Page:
The Tokyo Electric Power Company (TEPCO) has a history of undermining the severity of the Fukushima disaster and making exaggerated claims about cleanup efforts. With surprising candor and honesty, however, the man in charge of decommissioning the power plant warns Japan that “nothing can be promised.”
Questions continue to circulate about how long it will take to decommission the power plant, how much it will cost and how such a task could be achieved, given robots cannot even withstand the radiation inside the reactors. Naohiro Masuda, chief of decontamination and decommissioning of the Fukushima Daiichi power plant, told the Associated Press in an interview that he cannot provide definitive answers to these questions.
“This is something that has never been experienced. A textbook doesn’t exist for something like this,” he said in an interview Monday at TEPCO’s Tokyo headquarters.
Down at Fukushima’s sister power plant
Masuda has worked for TEPCO for more than 30 years. He was adulated for preventing a similar disaster from unfolding at Fukushima Daiichi’s sister power plant, Fukushima Dai-ni. By acting quickly and decisively, he was able to thwart another nuclear meltdown by connecting the reactors to active power sources. He was appointed as chief of decontamination and decommissioning by TEPCO last year.
It’s only recently that officials at the Fukushima site have gotten a grip on the disaster, and it’s by no means a firm grip. Since the 2011 catastrophe, TEPCO has faced huge hurdles, one after another, including storing contaminated water used to keep the reactors cool, pinpointing the location of the missing nuclear fuel, cleaning up debris, removing fuel rods and erecting a barrier made of frozen soil to isolate the debacle, to name just a few.
“Before, it was a war zone,” Masuda told sources somberly.
Masuda’s remarks stand in contrast to false promises and exaggerated claims purported by the Japanese government, which declared the disaster was “under control” just months after an earthquake triggered a massive tsunami that completely entombed the reactors. Such a declaration had no more weight than President Bush declaring “mission accomplished” just months after the beginning of the Iraq war.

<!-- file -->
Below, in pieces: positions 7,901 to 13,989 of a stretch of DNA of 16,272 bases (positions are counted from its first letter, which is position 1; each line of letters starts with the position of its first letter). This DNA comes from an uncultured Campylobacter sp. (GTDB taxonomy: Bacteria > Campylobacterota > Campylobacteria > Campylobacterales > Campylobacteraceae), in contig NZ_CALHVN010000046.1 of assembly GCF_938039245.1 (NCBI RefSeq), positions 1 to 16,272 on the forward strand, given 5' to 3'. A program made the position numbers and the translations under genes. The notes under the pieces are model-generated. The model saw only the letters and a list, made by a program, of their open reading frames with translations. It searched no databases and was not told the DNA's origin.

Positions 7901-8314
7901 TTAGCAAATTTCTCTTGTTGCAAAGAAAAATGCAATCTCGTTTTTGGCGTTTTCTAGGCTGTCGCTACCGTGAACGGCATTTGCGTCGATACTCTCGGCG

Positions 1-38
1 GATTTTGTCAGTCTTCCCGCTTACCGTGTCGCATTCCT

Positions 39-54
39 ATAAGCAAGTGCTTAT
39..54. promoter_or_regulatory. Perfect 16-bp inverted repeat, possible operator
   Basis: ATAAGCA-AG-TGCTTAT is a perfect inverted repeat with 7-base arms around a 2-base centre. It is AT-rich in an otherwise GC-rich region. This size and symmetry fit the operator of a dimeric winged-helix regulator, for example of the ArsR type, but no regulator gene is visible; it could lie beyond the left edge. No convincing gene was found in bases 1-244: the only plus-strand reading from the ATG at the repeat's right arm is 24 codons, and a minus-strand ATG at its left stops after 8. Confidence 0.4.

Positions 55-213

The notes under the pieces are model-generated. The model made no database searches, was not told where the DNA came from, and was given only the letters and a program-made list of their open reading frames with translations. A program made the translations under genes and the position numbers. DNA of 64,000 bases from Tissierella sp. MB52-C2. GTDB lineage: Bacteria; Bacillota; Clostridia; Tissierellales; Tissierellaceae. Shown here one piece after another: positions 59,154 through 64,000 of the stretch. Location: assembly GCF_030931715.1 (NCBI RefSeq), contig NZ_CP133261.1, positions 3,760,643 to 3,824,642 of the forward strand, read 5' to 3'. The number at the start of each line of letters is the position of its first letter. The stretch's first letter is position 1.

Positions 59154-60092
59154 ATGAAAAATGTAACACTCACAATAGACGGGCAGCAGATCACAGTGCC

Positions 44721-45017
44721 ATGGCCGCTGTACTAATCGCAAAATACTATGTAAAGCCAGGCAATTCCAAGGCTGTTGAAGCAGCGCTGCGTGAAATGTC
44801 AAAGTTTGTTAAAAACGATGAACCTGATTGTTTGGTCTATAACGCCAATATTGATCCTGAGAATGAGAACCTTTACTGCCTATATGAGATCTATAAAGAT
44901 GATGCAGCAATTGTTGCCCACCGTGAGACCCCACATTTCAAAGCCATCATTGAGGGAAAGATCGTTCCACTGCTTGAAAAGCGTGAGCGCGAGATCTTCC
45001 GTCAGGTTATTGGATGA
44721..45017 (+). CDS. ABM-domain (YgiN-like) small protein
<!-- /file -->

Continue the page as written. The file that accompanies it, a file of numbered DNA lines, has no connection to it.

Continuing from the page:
In June, however, TEPCO and the Japanese government admitted that the time estimated to decommission the power plant was shortsighted, and that a “roadmap” for cleaning up the power plant had to be pushed back two years. Now, the most optimistic estimates suggest it will take half a century to cleanup the power plant.
More delays to be expected
Masuda said without missing a beat that more delays could be in order. Authorities have yet to locate the missing nuclear fuel in the reactors, which is necessary to decommission the power plant. All authorities have to go by are computer simulations and conjectural images. To make matters worse, the science necessary to cleanup the power plant doesn’t even exist yet. New technologies will have to developed before TEPCO can even begin thinking about decommissioning the site.
The bulk of the work is going to the Japanese manufacturers that built the power plant, including Toshiba Corp. and Hitachi Inc., which are under long-term contracts. Other international and foreign companies are involved, some of which have signed off on water decontamination and alternative contracts.
Masuda also acknowledged that TEPCO and the Japanese government have not done a good job in relaying the severity of the disaster. He says his mission is to relay all information, both good and bad, to the public.
“When I took this job, I promised to work as an interpreter, to relay our work in a way that’s understandable to regular people, and to communicate within the company what people are interested in and worried about,” he said.
“If the interpreter is good, the conversation will be lively. If the interpreter is good, dialogue will follow.”